In some embodiments, the keypad includes a printed circuit board with traces electrically connecting each of at least some switches underlying elevated key regions with a switch underlying a corresponding one of the interspersed key regions.
In some cases, the keypad has a printed circuit board with four electrical trace extensions extending to beneath each of the interspersed key regions, to form switch contacts. For example, two of the trace extensions under each interspersed key region may connect to a tactile dome, and the other two trace extensions connect to exposed traces that are momentarily placed into electrical contact when that interspersed key region is actuated.
In some preferred constructions, each switch disposed below an interspersed key region is actuated by electrical traces of a printed circuit board contacting a discontinuity in an inner surface of a metal snap dome. Preferably, the traces contacted by the snap dome surface discontinuity form three discrete contacts spaced about a circular contact zone beneath the snap dome. The traces may be pie-shaped beneath the snap dome, for example.
In some cases, the switches disposed below the interspersed key regions each includes a tactile feedback element and a carbon ring. In such cases, the tactile feedback elements may be electrically passive. The switches disposed below the interspersed key regions may each be connected to three signal traces, forming a single access to the switch from one side of the matrix, and two access points from another side of the matrix.
In some keypads, either the elevated or interspersed key regions are respective areas of a molded plastic keymat that flexes during key actuation. In some cases, key regions that are not respective areas of the molded plastic keymat are exposed through respective, spaced apart holes in the keymat. In some cases, snap dome actuators are molded to extend from a lower surface of the keymat. The keymat may also be molded integrally with a product housing.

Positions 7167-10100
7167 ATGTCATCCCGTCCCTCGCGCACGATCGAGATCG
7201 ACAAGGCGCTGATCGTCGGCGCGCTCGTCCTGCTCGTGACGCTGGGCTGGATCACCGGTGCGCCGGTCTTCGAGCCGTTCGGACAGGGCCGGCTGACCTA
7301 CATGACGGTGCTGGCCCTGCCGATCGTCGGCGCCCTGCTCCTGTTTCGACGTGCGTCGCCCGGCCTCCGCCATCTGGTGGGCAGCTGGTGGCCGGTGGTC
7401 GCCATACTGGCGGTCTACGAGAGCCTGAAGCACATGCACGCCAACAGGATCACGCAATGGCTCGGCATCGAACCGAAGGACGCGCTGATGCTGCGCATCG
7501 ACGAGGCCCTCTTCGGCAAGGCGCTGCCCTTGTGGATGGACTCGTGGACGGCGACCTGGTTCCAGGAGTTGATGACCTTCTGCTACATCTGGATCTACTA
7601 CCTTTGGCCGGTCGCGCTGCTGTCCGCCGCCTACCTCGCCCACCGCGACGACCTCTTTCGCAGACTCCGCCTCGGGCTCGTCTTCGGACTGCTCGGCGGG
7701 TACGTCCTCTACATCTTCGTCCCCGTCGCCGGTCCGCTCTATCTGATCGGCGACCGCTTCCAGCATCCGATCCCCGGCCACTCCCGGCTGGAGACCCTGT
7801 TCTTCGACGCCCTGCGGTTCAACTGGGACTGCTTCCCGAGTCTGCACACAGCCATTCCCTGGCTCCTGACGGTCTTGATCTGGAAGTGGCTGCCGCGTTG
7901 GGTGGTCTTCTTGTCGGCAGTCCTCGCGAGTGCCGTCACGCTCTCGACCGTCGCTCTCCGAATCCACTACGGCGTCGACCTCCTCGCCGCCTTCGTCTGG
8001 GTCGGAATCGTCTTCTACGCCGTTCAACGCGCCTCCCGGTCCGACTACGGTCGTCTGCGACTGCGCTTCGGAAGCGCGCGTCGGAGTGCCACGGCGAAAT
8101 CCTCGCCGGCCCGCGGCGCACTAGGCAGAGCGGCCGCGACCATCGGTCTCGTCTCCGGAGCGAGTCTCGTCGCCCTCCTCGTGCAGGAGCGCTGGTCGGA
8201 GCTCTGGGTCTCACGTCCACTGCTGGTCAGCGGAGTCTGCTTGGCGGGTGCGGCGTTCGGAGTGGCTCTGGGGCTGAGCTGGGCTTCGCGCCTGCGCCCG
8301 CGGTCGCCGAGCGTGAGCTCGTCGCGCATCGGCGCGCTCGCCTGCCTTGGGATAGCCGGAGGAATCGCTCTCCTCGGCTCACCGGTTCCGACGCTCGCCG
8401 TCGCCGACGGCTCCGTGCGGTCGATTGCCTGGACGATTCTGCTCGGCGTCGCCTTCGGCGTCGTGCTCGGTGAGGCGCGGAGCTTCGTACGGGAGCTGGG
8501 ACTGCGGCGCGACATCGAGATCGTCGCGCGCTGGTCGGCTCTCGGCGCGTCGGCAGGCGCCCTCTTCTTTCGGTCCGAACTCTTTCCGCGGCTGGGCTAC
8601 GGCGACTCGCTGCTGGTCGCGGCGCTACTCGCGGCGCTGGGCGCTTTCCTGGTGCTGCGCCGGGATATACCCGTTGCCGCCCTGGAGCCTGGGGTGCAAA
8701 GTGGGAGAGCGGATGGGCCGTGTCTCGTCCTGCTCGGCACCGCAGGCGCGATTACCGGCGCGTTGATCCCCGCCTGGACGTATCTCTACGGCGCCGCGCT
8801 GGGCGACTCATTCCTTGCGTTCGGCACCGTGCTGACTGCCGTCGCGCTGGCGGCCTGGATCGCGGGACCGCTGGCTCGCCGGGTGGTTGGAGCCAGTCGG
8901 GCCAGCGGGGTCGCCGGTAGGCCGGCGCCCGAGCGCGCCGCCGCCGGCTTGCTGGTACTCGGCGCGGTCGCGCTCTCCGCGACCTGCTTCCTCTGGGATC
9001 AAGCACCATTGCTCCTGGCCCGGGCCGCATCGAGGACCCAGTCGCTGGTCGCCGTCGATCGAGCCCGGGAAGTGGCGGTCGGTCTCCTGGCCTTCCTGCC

In some other cases, the key regions are upper surfaces of keys secured to a sheet held in a stretched condition above an array of key switches. The stretched sheet may comprise a sheet of elastomeric resin, for example. Preferably, the elastomeric sheet is held in a stretched condition of at least 20 percent in at least one direction. In some instances, the stretched sheet comprises a plastic sheet molded to have a resiliently distendable region, such as a pleat extending out of a principal plane of the sheet.
According to another aspect of the invention, an improvement is provided for a keypad comprising a keymat and a switch substrate underlying the keymat, the keymat having an exposed upper surface forming separate elevated key regions that, when pressed independent of adjacent key regions, produces an associated output, the keymat also defining other key regions interspersed between adjacent elevated key regions and labeled to indicate other associated outputs. The improvement features that the keymat is rigidly held at its perimeter in a stretched condition across the switch substrate.